LONDON — Prince Harry is suing the owners of UK tabloid newspapers the Sun and the Daily Mirror for allegedly hacking his phone.
A Buckingham Palace spokesperson confirmed that claims have been filed in court “regarding the illegal interception of voicemail messages.”
The development comes just days after Harry launched a scathing attack on the UK tabloid media as his wife Meghan, the Duchess of Sussex, sued the UK’s Mail Sunday, claiming the paper illegally published a private letter to her father.
A spokesperson for the Sun’s parent company, the Rupert Murdoch-owned News Group Newspapers (NGN), told CNN: “We confirm that a claim has been issued by the Duke of Sussex. We have no further comment to make at the current time.”
A source at Reach plc, the Mirror’s parent company, said it was aware of the proceedings but had not yet received notification of them.
Fresh legal claim
It has not been established when the hacking allegations date from, but the new claim means both the Duke and Duchess of Sussex are pursuing active legal action against UK publishers.
In an emotional statement issued earlier this week, Harry alleged the British tabloid press was waging a campaign against Meghan that mirrored the treatment meted out to his mother, Princess Diana, who died in 1997 when her car crashed as it was being chased by a paparazzo on a motorbike.
The Prince said he felt some reporting about his wife was “bullying” and that he feared “history repeating itself” — a reference to Diana, who was the target of intense media attention.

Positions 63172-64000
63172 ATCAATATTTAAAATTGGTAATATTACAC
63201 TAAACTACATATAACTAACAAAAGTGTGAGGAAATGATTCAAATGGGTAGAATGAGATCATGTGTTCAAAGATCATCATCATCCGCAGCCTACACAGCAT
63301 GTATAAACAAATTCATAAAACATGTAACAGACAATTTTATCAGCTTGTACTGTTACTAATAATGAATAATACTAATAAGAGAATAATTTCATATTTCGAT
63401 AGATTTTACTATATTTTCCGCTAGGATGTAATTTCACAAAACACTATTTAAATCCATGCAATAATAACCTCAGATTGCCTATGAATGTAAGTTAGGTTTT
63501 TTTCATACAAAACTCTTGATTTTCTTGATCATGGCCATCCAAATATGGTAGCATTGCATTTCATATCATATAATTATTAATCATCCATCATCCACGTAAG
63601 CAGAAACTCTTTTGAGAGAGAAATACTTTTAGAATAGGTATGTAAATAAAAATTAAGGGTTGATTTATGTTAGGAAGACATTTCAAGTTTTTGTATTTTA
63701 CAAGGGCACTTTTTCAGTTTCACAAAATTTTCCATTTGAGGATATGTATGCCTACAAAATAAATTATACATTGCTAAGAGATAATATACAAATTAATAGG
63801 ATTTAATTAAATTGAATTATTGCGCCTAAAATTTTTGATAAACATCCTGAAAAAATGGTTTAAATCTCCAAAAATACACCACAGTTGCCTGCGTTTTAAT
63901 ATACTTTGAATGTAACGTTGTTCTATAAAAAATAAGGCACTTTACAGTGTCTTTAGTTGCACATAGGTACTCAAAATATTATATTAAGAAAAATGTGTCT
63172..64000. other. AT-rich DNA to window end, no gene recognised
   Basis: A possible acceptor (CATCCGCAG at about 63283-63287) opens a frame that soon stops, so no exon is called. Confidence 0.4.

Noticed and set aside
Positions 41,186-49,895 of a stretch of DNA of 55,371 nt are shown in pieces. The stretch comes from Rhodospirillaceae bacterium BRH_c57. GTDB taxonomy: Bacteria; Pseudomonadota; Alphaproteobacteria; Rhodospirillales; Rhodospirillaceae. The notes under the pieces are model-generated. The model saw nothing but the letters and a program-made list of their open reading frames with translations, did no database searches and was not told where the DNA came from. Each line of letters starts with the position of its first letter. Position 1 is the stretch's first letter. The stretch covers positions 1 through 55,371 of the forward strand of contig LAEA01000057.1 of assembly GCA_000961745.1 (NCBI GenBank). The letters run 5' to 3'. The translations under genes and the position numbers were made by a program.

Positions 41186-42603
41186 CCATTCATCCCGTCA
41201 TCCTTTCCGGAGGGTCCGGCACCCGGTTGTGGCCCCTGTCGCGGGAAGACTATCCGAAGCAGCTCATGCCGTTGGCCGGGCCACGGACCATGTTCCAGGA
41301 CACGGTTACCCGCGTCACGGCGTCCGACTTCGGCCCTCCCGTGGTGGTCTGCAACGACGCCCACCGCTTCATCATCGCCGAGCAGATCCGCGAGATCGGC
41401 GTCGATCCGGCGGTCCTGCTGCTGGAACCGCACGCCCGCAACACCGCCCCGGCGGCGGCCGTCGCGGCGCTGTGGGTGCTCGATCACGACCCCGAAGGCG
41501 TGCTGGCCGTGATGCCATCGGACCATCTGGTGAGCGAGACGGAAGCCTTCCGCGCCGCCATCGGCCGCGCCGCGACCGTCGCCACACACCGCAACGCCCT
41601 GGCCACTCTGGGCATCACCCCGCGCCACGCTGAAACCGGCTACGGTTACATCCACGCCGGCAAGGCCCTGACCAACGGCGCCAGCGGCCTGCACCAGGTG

“I’ve seen what happens when someone I love is commoditised to the point that they are no longer treated or seen as a real person,” he said. “I lost my mother and now I watch my wife falling victim to the same powerful forces.”
He accused the Mail Sunday of selectively editing the letter to disguise “lies” the paper had told about the Duchess — a claim the tabloid specifically denies.
Phone hacking scandal
The phone hacking scandal emerged in the UK in the early 2000s and led to the 2011 closure of UK Sunday newspaper News of the World, published by News Group Newspapers, and prompted criminal convictions.
Journalists at British newspapers were accused of making payments to police and hacking into the phones of celebrities, lawmakers, royalty, murder victims and other figures in the news. Most cases involved the News of the World, but the Sun and Mirror Group publications have settled cases.
Celebrities who have settled claims with the Mirror group include actor Hugh Grant, while singer Elton John is among a number of stars to settle a claim against News Group Newspapers.
According to Hacked Off, the campaign group which represents the victims of phone hacking, the publishers involved in the scandal could face a total bill for phone hacking of up to £1 billion.